Ever since I began baking sourdough, I've wanted to bake a true, traditional sourdough panettone for Christmas time. I love the sweet-tart flavor and the airy crumb of a bread that's at once delicate and rich. Panettone is a marvelous bread, jeweled with sweet raisins and candied citrus peel - especially when you serve it with a mug of dark, inky tea or coffee.
This version not only uses a sourdough starter to give the panettone its loft, but also einkorn flour and honey for sweetness in a nod to traditional and ancient baking.
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What is Panettone and where does it come from?
Studded with candied citrus and raisins, Panettone is a delicate, light bread enriched with eggs and butter. While Panettone is traditionally enjoyed both in Italy and throughout the world during the winter holidays, it comes from the northern Italian city of Milan.
While Panettone was popularized by a Milanese bakery in the early part of the 20th century who can lay claim to transforming Panettone from its roots as a small, heavy, fruited style of bread to the light-as-air, tall and domed bread you enjoy today, its exact origins are muddled and cloudy. There are many apocryphal stories and bits of folklore that hold that panettone was created by a poor baker who wished to marry the daughter of a wealthy Milanese nobleman, or that a cook, having burned the dessert of a ducal banquet entrusted a little boy to make dessert with what he had on hand.
While we may never know the exact origins of panettone, we do know that fruited, sweetened bread has been baked and served as a treat since the Roman era, if not earlier. And unless one came from a wealthy class, bread made from expensive ingredients like wheat flour, eggs, butter, sweeteners, and candied fruit would be only a rare treat and reserved for times of celebration which is why panettone, regardless of its exact origins, is associated with Christmas.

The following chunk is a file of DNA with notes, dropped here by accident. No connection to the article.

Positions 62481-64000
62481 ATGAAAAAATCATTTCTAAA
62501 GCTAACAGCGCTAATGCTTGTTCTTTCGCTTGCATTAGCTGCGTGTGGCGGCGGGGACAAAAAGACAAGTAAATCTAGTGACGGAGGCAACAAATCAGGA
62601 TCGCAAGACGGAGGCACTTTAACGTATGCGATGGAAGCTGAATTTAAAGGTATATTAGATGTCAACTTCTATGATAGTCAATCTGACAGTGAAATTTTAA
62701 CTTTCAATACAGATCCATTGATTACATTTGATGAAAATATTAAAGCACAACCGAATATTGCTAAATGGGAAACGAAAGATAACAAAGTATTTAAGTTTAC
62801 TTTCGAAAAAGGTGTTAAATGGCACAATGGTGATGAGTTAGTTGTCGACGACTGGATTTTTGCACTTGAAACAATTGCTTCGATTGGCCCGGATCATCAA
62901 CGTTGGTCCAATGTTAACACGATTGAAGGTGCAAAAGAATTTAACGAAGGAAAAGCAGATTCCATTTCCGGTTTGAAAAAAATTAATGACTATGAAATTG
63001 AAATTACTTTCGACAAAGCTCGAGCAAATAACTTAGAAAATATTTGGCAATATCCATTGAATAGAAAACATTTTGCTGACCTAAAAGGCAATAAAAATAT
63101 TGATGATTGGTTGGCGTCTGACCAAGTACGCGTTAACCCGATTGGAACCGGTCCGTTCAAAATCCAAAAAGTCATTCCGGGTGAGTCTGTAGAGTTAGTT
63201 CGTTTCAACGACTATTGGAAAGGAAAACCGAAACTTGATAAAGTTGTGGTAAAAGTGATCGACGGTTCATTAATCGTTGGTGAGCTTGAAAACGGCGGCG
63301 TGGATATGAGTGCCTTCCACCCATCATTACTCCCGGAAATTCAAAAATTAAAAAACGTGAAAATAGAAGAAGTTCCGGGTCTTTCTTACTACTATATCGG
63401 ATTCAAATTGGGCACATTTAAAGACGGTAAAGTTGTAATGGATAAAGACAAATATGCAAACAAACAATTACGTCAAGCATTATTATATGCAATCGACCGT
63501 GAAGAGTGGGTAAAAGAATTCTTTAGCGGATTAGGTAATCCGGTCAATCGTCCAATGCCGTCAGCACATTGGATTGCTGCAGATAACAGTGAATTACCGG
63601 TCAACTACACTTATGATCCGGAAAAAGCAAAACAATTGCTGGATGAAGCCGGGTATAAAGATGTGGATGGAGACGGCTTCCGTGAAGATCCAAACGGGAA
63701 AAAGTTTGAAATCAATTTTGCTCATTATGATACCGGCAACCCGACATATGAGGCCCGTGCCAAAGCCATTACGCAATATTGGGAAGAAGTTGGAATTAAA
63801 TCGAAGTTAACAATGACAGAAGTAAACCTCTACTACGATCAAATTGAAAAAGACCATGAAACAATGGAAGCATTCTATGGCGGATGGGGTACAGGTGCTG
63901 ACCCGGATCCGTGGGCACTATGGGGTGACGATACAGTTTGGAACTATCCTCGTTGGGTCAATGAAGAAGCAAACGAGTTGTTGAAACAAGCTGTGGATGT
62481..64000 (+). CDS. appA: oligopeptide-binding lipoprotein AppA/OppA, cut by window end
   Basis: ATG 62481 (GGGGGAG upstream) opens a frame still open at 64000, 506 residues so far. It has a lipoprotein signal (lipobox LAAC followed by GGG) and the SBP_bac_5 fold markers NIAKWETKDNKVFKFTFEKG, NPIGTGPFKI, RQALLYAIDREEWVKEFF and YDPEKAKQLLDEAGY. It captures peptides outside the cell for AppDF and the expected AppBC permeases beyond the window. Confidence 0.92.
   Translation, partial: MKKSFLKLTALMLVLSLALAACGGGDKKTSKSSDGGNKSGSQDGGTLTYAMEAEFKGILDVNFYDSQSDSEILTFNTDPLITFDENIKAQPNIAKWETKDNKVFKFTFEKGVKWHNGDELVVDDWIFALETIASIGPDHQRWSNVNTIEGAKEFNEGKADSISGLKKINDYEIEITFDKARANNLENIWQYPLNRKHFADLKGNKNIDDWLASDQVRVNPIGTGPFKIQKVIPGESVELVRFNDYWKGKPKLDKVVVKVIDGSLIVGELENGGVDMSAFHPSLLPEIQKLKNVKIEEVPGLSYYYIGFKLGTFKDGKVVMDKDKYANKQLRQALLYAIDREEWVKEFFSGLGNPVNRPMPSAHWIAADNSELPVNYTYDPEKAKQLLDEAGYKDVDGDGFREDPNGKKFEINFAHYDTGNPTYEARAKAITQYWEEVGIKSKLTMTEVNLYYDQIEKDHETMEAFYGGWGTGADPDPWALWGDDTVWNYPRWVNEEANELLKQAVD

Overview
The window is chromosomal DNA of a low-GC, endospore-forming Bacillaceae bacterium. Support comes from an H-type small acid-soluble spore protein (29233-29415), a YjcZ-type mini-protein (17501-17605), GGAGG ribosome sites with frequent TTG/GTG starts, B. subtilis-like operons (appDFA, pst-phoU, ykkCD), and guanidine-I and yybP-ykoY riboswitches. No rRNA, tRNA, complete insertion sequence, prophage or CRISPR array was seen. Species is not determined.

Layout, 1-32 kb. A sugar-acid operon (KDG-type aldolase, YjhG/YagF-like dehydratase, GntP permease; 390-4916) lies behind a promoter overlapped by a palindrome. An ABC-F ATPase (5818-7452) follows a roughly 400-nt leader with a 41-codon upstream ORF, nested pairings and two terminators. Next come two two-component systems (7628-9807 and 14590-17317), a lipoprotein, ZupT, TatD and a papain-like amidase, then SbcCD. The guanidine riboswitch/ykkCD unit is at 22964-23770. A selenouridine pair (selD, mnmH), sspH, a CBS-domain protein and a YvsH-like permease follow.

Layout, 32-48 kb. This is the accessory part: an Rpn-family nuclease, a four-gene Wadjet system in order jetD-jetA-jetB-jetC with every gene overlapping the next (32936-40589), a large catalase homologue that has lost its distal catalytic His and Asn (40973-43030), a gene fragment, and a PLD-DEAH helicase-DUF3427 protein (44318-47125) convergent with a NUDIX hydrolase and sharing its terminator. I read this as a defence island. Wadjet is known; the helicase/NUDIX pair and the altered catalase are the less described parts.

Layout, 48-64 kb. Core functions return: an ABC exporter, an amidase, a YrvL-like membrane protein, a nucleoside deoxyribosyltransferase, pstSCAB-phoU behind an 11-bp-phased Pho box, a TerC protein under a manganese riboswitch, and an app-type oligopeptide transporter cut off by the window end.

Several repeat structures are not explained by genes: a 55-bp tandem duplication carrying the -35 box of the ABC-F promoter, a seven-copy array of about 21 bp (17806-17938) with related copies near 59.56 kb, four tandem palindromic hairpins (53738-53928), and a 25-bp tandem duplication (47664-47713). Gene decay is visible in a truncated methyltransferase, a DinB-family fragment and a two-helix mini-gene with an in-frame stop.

How to Make Sourdough Panettone
True panettone achieves its lofty rise and delicate structure with sourdough starter, not bakers yeast which is an inauthentic, modern addition. Sourdough panettone has a light, airy crumb and a faint tartness that balances the sweetness of honey and candied fruit. Just as, traditionally, bakers used sourdough to leaven breads, they would also use flour made from farro, or any of the three grains: einkorn, emmer, and spelt - which they used in absence of modern wheat.
Modern recipes for panettone often include making two separate doughs which are then combined together, and up to three rises; for ease, you can make a leaven by combining proofed sourdough starter, water, and flour, and then blend that leaven with the remaining ingredients for your dough: additional flour, flavorings, honey, salt, butter, egg yolks as well as dried and candied fruit. From here, you allow your panettone to rise twice: the first is a bulk rise in an airtight mixing bowl, and then you allow it to rise a second time after shaping it and placing it in a panettone paper. A panettone paper is similar to a paper muffin cup, only larger.
Sourdough Einkorn Panettone
For the Leaven
Prepare the Leaven
- Whisk starter with water, and then stir in 3 ounces einkorn flour. Cover and let sit on your counter at least 8 and up to 12 hours.
Prepare the Panettone
- Beat the milk, eggs and honey together, and then beat in the leaven. When the leaven's incorporated into the liquid ingredients, beat in the flour, salt, butter, orange flower water and extracts. Form it into a ball, and let it rest in a mixing bowl, covered with a tight-fitting lid. Allow the dough to rise about 4 hours.
- Turn out the dough onto a well-floured surface, and flatten it into a rectangle with your hands sprinkle the the rectangle with candied citrus peel and raisins, and then form the dough into a boule. Place the dough into a panettone form, and allow it to rise (covered) about 2 hours.
- Heat the oven to 350 F.
- Bake the panettone in the center of the oven for 50 minutes to 1 hour, or until risen and golden brown on top. Cool completely before slicing and serving.